To realise the full potential of digitalisation, the maritime sector must focus on behavioural change by the human element, argues Transas CEO Frank Coles.
In all the excitement surrounding the digitalisation of shipping it is easy to overlook the human element. Failing to appreciate and understand properly how people – and by extension organisations – interface with new technology can lead to poor implementation and unnecessary exposure to risk.
Technology has sometimes been described as an ecosystem. This analogy from the natural world is rather apt in a shipping environment struggling to adapt to digitalisation, where at least three species are thriving. First are the ostriches with their heads in the sand who refuse to acknowledge that change is inevitable. Second are the bees buzzing around demanding change but satisfying themselves with the nectar of new technological clichés. Third are the headless chickens that, confused and irritated by the bees, are running around without purpose or direction. What these creatures have in common is an unwillingness to evolve. In the digital context, this might be described as the CAVE (Citizens Against Virtually Everything) mentality. The enlightenment needed to find a way out the CAVE will require the background noise is turned down, so that attention can focus on why and how industry must change through practical application.
The creatures dwelling in this maritime ecosystem are stressed by increasingly stringent regulations, unremitting cost pressures and a need to co-exist with more advanced species, which populate the neighbouring habitats of logistics and the global supply chain. Oil majors are loath to charter poorly operated or maintained vessels that may imperil their reputations, while the giant retailers that fulfil consumer desires demand ever greater reliability and transparency. Furthermore, our CAVE-dwellers have begun to worry themselves sick over new viruses – in the form of cyber risks – to which they haven’t developed immunity.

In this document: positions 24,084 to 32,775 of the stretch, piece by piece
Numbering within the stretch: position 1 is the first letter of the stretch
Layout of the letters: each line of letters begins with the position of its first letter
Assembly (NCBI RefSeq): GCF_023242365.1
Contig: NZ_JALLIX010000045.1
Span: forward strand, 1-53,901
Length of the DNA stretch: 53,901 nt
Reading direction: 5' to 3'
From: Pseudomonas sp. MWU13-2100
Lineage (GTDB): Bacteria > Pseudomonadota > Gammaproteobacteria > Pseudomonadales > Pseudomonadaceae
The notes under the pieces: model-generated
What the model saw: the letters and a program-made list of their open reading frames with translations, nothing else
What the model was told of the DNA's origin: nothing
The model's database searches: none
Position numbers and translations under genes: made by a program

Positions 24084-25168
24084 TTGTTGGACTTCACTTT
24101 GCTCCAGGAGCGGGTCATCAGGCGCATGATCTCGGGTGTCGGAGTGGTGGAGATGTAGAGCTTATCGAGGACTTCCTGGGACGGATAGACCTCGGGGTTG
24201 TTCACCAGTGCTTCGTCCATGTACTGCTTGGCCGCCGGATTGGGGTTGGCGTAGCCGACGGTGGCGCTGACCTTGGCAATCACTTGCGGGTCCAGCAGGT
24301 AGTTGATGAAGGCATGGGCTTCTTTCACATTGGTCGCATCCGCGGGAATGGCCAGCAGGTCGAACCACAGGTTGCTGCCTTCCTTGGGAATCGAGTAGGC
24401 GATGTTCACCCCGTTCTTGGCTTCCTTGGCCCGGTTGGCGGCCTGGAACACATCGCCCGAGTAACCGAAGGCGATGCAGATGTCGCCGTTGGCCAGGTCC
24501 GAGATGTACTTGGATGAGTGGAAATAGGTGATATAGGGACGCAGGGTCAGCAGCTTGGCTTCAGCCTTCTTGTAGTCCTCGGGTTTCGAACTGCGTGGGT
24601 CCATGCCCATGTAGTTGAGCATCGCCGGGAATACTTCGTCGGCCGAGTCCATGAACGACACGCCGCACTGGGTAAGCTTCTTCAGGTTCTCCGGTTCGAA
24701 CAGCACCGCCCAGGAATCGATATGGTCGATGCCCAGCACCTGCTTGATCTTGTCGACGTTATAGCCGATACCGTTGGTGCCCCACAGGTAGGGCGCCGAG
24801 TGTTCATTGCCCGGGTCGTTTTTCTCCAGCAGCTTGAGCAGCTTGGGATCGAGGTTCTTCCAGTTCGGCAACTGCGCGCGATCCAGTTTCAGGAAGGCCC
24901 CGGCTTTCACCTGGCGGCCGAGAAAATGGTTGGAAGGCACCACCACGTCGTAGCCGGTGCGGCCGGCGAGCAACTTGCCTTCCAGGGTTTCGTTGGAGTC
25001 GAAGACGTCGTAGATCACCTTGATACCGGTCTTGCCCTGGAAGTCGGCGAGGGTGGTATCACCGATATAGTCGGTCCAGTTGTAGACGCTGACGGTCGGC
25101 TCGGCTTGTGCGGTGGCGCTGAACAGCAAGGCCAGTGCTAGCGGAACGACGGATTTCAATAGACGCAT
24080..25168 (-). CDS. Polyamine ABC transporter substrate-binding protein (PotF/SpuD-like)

To evolve, maritime organisations must adapt. However, the new, digitalised order will call for more than simply ‘physical’ adaptations in the shape of updated assets – for example the development of safer, greener and more efficient ships. Rather, behavioural changes will be necessary to evolve new operational or business models, shared decision making and greater traffic monitoring and control. These activities interact with and are influenced by technology, but strictly speaking they fall in the domain of ‘the human element’.
For one thing, behavioural adaptations among this human element will be critical to deal with cyber threats because today it is simply a fact that most attacks are facilitated by personnel, whether on ship or land, being duped into allowing rogue code to compromise a vessel or office network. Companies must tackle the problem head on by providing robust training on how to identify the tell-tale signs of an attack and staff, once trained, must exercise vigilance at all times.
The US military is a natural target for cyber-attacks, attracting millions of would-be infiltrators each month, but its systems are seldom compromised. Drawing from the experience of Admiral Hyman Rickover, the father of the nuclear fleet, it has found an answer in intense focus on training personnel in risk mitigation. To quote the man in charge of Cyber Command, Admiral Mike Rogers: “It’s about ethos. It’s about culture. How you man, train and equip your organization, how you structure it and the operational concepts that you apply.”
The civil aviation, nuclear power and burgeoning space industries have successfully created High Reliability Organizations (HRO) by maintaining a strict culture of excellence and a commitment to correct deviations before disaster as well as developing a deep awareness of their own vulnerabilities. The maritime industry – whether it knows it or not – currently adopts a higher acceptance risk. This is likely to become less tenable, because no technological fix for cyber risk is fool-proof; the only long-term solution is to reengineer how companies operate.
Of course, creating an HRO takes time. It also requires wholehearted commitment from the organisation’s CEO and management team down. Everyone in the organization must be made accountable. Training and adherence to standards is vital. Simply mouthing platitudes about ISM and some guidelines issued by class or BIMCO is not enough.
In summary, digitalisation will provide the maritime sector with a platform to interact with modern e-commerce companies and charterers, which will ensure its survival and continued relevance in the coming decades, at the same time offering the potential to deliver safer, greener and more efficient carrier operations. We should not allow its limitations – primarily its susceptibility to cyber risk – to frighten us away from technology. By investing in the human element, the risks can be managed and our industry too can join the ranks of High Reliability Organisations, whilst reaping the benefits of digital operations.